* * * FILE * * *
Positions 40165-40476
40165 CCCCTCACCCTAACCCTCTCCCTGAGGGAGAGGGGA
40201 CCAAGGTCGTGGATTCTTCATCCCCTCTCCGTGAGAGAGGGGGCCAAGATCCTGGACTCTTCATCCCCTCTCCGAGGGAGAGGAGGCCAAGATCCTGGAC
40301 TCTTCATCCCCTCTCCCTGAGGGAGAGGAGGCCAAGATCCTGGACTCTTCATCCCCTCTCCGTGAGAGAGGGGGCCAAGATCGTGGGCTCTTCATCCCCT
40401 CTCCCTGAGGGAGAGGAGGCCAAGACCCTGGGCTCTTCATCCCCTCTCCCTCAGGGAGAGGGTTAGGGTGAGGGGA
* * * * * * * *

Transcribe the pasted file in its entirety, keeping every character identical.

Positions 40165-40476
40165 CCCCTCACCCTAACCCTCTCCCTGAGGGAGAGGGGA
40201 CCAAGGTCGTGGATTCTTCATCCCCTCTCCGTGAGAGAGGGGGCCAAGATCCTGGACTCTTCATCCCCTCTCCGAGGGAGAGGAGGCCAAGATCCTGGAC
40301 TCTTCATCCCCTCTCCCTGAGGGAGAGGAGGCCAAGATCCTGGACTCTTCATCCCCTCTCCGTGAGAGAGGGGGCCAAGATCGTGGGCTCTTCATCCCCT
40401 CTCCCTGAGGGAGAGGAGGCCAAGACCCTGGGCTCTTCATCCCCTCTCCCTCAGGGAGAGGGTTAGGGTGAGGGGA